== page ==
(vi) High-Level Summary of Case for Christianity: In this section G&T offer a preview of their “twelve points that show Christianity is true.” The most important of these points may be summarized as follows.
(a) Arguments for theism: these include versions of the cosmological, teleological, and moral arguments
(b) Evidence for Christianity: evidence that Jesus is God, such as his fulfillment of prophecy, miracles, and his resurrection from the dead.
Having outlined G&T’s case for Christian theism, I shall now analyze its logical structure. The good news for G&T is that I have only one comment. The bad news is that I think it is fatal to their project.  The comment is this: G&T’s evidence for Christianity, even if accurate, doesn’t make it probable that Christianity is true. Although G&T explicitly recognize that they are dealing with probabilities, the logical structure of their argument is defective because it fails to satisfy the rules of mathematical probability known as the axioms of the probability calculus.
This is best shown with a concrete example. Let’s suppose, but only for the sake of argument, that the following evidence favors theism over atheism, i.e., is more probable on the assumption that theism is true than on the assumption that atheism is true: the beginning of the universe, the design of the universe, the design of life, and the existence of the moral law. Even so, it still doesn’t follow that, all things considered, God’s existence is more likely than not. For example, it may be the case—and I think is the case—that there is other evidence which favors atheism over theism. But, if true, that entails that G&T’s case violates the Total Evidence Requirement and so G&T’s case accordingly fails to show that Christianity is probably true.

Rebuttal to Geisler’s and Turek’s “I Don’t Have Enough Faith to be an Atheist”

Notes
[1] Bertrand Russell, Human Society in Ethics and Politics (1954, New York: Routledge, 2013), 215.
[2] Victor Reppert, “Matt McCormick on the Meaning of Faith,” Dangerous Idea (July 29, 2012), http://dangerousidea.blogspot.com/2012/07/matt-mccormick-on-meaning-of-faith.html.
[3] Simon Baron-Cohen, Mindblindness: An Essay on Autism and Theory of Mind (Cambridge: MIT Press, 1995).
[4] Justin Barrett, Why Would Anyone Believe in God? (Lanham: AltaMira Press, 2004).

bookmark_borderIndex: Rebuttal to Geisler’s and Turek’s “I Don’t Have Enough Faith to be an Atheist”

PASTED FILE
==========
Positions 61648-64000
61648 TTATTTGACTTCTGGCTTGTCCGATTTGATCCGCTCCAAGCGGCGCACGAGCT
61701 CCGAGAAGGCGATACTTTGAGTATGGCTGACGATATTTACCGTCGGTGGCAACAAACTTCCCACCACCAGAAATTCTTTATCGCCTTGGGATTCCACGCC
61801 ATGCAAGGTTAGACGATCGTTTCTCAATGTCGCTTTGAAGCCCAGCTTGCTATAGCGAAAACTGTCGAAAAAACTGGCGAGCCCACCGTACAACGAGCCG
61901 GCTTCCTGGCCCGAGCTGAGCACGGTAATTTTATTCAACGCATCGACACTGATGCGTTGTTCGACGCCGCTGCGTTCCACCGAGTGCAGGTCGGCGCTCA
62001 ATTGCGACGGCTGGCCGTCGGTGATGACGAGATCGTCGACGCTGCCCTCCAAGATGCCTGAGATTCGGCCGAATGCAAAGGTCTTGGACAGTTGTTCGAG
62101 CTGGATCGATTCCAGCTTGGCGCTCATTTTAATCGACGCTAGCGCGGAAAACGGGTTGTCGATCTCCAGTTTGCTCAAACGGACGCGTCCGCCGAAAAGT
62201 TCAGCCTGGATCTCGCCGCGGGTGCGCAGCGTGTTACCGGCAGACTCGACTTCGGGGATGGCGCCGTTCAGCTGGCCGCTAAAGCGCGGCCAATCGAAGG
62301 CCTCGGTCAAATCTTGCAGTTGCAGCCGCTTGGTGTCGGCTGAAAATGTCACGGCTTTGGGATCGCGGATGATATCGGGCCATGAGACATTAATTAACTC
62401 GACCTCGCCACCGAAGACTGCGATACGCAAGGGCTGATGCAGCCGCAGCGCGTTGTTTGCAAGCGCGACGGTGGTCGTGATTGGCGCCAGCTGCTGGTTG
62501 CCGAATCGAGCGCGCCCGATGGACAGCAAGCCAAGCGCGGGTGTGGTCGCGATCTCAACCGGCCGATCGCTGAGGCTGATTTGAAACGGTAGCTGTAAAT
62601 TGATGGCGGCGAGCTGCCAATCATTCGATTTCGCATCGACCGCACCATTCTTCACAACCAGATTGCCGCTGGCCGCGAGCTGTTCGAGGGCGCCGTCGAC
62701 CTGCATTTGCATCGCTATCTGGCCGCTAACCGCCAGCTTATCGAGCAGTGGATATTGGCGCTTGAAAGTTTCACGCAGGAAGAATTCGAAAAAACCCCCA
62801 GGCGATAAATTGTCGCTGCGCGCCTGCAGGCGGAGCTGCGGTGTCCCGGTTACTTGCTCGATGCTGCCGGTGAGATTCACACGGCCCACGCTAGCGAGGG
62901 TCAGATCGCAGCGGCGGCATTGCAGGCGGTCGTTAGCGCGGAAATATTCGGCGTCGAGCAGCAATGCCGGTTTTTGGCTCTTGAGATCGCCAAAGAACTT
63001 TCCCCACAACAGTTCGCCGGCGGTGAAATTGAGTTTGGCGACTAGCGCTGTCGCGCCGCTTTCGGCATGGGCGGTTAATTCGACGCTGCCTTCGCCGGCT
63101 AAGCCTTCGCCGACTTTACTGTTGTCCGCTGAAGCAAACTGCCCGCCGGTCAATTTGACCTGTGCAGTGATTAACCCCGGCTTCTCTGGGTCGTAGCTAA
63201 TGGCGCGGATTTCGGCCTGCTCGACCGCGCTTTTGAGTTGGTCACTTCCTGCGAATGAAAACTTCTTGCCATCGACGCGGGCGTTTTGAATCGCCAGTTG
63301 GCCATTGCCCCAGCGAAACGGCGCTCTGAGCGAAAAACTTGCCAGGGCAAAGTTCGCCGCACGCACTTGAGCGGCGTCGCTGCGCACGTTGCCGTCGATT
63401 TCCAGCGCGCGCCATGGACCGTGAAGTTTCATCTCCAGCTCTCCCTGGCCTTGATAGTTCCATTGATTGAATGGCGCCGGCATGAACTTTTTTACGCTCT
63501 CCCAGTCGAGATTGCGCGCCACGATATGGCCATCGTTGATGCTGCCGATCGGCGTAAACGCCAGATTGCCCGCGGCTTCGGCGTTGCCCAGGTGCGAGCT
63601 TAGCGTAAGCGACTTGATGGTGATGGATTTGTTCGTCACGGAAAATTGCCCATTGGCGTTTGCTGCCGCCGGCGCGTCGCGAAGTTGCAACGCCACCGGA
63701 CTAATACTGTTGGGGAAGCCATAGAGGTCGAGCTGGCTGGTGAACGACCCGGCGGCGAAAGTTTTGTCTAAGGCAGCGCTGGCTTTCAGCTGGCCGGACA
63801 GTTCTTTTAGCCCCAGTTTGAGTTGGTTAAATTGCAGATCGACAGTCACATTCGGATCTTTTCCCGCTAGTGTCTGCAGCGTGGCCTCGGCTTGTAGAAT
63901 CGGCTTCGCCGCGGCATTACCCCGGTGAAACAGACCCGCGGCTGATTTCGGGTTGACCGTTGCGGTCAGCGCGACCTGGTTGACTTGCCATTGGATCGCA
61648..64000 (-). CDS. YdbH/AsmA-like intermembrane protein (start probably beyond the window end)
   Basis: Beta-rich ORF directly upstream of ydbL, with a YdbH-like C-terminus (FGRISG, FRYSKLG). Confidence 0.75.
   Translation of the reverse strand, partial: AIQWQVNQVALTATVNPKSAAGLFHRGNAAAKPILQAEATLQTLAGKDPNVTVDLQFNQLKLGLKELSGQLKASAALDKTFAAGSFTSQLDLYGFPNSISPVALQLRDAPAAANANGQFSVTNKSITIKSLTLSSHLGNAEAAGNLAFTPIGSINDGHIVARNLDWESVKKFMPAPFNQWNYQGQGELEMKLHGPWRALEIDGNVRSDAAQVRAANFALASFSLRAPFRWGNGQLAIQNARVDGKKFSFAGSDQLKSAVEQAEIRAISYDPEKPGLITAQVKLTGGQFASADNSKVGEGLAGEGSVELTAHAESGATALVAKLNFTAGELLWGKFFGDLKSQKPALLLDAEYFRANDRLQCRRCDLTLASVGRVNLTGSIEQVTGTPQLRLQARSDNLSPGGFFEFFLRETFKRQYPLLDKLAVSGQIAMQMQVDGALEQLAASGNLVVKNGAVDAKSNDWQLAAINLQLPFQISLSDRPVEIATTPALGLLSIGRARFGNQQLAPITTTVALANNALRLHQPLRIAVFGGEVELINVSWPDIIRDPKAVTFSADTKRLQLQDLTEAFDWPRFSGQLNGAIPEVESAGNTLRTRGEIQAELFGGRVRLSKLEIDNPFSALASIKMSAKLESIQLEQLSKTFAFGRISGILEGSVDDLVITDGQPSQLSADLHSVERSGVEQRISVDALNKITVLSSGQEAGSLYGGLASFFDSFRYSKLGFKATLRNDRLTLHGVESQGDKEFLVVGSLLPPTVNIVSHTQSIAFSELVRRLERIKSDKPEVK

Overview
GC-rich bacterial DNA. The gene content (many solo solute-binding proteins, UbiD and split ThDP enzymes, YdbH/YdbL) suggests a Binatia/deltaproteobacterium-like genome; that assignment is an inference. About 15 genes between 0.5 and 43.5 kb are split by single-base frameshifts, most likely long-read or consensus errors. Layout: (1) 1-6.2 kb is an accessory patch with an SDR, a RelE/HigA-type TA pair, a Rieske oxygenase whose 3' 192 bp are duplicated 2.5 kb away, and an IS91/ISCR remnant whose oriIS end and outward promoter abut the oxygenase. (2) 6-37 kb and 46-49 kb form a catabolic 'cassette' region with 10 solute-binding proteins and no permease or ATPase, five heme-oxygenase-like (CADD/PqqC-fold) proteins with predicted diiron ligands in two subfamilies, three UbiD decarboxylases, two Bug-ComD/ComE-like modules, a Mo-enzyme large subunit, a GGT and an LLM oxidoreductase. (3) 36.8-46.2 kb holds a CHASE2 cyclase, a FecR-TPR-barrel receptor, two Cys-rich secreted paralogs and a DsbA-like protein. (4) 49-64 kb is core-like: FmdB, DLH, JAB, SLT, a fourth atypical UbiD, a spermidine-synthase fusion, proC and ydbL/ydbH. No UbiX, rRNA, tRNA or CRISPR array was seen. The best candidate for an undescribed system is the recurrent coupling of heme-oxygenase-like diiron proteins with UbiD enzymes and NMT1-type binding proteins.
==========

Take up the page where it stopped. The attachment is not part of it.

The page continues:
Review of Norman L. Geisler and Frank Turek, I Don’t Have Enough Faith to be an Atheist (Wheaton: Crossway, 2004). 
Like all apologetics books, both Christian and non-Christian, I Don’t Have Enough Faith to be an Atheist book takes a partisan approach to the philosophy of religion. Of course, by itself, the fact that it is a partisan book isn’t a problem. The existence or non-existence of God is an important topic; it’s appropriate for people who’ve reached a conclusion to try to persuade others of their position.
The fundamental problem with this book is the particular way it takes a partisan approach: there are partisan books and then there are obnoxiously partisan books.  Like many (but not all) of those other books in the apologetics genre, the basic approach seems to be the following.

  1. Present and defend the author’s preferred view as favorably as possible.
  2. Represent opposing views as unfavorably as possible.
  3. Reach the remarkable conclusion that–surprise, surprise–the author’s view is true.
  4. Suggest that anyone who disagrees is ignorant, irrational, or has ulterior (non-rational) motives.

The problem with obnoxious apologetics, which seems to afflict as many atheist apologists as theist apologists, is that it’s a fatally flawed way to search for truth. If our goal is the sincere pursuit of truth–and it should be–then the above approach is what not to do. Rather, if our goal is the sincere pursuit of truth, then our basic approach should be to represent opposing views fairly, in the best possible light, and interact with the best arguments both for and against the different viewpoints.